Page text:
After quite a long hiatus, The Conceptual Librarian is back.
It is time to make sense of all the changes that have occurred in the last few years in the information world, particularly now when it appears that facts and theory have been subjugated by feelings: if it feels right it must be right no matter what the facts of the matter are. Librarians stand in the middle. We are here to provide access to the facts, the research, whilst understanding why people feel that things aren’t right and that perhaps change has taken them way out of their comfort zone.
Our professional impartiality allows us to appreciate all sides of an argument and easily spot how information sources – particularly the media (including social media) – are used to frame the debate and influence opinion.
With information saturating the universe at almost the speed of light, we are in danger of being swept away by trending (and generally ephemeral) ‘topics.’
The library is here to provide perspective and to nurture intelligence.
Note how Google Ads tramples over the sensativities of the protestors in this item by suggesting a local company to do the dirty work of getting rid of those pesky library books.
Historians say information on whether or not Whitney Olsen got the whole baseball team off would otherwise have been lost to time.
Check out this item the The Onion. It is a bit too sleazy and low-PC to link to the company site, so here it is. Make of it what you will, however it does highlight the dangers of accepting unverified information on face value, which appears to be the trend on the internet.
Local Water Tower Celebrates 50th Year As Repository Of Information On Who Is A Slut
In the tradition of Hitler ranting about anything from St Kilda losing the Grand Final to the World Cup vuvuzela, comes Julie Bishop’s death stare.
Check out these two:
Dewey would be completely at sea with this blending of fact and fiction or fact plus fact into fiction. The satirical Post-Dewey world of anything-goes-so-take-nothing-seriously is accessed by keyword (or tag) searching in an environment where the popular (doesn’t matter if it’s crap) wins out.
The other option is to pay the search gatekeepers to bring your product to the top of the pile. In the library world one hopes impartiality still reigns, however if it’s crap people desire, then in the words of Charlie Robinson “Give ’em what they want!”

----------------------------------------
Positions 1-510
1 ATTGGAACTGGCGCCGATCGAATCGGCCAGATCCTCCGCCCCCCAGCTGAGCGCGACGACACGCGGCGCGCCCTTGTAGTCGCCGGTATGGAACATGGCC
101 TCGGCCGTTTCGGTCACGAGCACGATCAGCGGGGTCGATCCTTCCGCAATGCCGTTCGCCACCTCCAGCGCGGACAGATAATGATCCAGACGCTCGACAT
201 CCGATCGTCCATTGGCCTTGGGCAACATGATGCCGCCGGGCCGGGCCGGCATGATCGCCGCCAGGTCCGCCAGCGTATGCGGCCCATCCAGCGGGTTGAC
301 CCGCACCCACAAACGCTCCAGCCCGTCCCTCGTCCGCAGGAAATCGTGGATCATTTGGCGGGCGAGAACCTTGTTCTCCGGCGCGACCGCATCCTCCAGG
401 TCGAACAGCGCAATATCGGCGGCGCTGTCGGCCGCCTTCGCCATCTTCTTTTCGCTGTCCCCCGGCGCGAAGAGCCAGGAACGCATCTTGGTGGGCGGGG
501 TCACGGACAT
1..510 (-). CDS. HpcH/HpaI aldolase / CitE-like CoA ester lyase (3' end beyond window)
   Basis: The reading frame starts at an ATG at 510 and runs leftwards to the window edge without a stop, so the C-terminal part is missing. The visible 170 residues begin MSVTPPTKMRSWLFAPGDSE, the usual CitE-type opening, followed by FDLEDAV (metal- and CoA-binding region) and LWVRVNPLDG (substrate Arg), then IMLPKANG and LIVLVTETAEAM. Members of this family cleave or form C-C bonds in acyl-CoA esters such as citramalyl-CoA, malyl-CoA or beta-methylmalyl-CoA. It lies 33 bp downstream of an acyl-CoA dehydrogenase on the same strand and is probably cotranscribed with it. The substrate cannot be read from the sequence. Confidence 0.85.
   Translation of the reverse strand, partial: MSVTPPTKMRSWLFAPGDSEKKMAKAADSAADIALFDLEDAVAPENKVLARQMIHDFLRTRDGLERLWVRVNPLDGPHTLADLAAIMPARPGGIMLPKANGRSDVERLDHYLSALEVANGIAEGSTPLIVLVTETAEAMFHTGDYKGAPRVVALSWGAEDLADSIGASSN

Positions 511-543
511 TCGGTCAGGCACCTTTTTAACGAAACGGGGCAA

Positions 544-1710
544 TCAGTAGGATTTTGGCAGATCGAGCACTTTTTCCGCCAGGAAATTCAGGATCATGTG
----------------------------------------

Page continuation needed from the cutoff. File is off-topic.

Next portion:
When I worked at a newspaper, we were routinely dispatched to “match” a story from The Times: to do a new version of someone else’s idea. But had we “matched” any of The Times’s words – even the most banal of phrases – it could have been a firing offense. The ethics of plagiarism have turned into …the narcissism of minor differences: because journalism cannot own up to its heavily derivative nature, it must enforce originality on the level of the sentence. Trial by Google.
The implication is that because ideas cannot be copyrighted – but for some genius reason the structure of sentences can – you must become adept at “putting things in your own words.” You want to say exactly the same thing, but unless you substitute the original words with synonyms, you are in some way cheating.
The other way is to use inverted commas and acknowledge your sources. This will also give the impression you have done serious research (i.e. you haven’t just made it all up!)…. and you get brownie points for a well-populated bibliography.
Just downloaded the WordPress app for the iPhone and am sending a post. Interestingly when I read my other posts on the app they are riddled with HTML code.
I wonder if that code is somehow redundant. I know that when I copy and paste from a Word document I often have to reformat the thing to get rid of junk code created by Microsoft carriage returns and the like.
Let me investigate.
If our technology focus is on print, how do we expect to survive in the electronic world?
If we are not part of the infrastructure of our parent institution we are doomed to irrelevance.
Most of our students are digital natives so we have to get cracking.
We can’t disadvantage users depending on the type of device they use.
End users expect discovery and delivery to coincide.
In the words of public librarian Charles Robinson’ “Give ’em what they want.”
Space for print collections has given way to other priorities.
Amazon sells more ebooks than printed books.
The single purpose ebook reader is dead or will be.
Technology isn’t a long term investment.
Disintermediation (From Wikipedia)
In economics, disintermediation is the removal of intermediaries in a supply chain: “cutting out the middleman.” Instead of going through traditional distribution channels, which has some type of intermediate (such as a distributor, wholesaler, broker, or agent), companies may now deal with every customer directly, for example via the Internet.
In the library context, disintermediation means the death of the library. Instead of trying to find what they want from the library website (where it has been caringly hidden away into what is for them irrelevant silos such as Infotrac and Proquest), students will type their search into Google and be happy with what they retrieve… and in the case of TAFE students, whose information needs aren’t overly demanding, they will be satisfied with the results and probably get away with it. And we’re suddenly out of the loop! And the Finance Department is sharpening the razor.
One day I’ll sort out how to get a wave in here.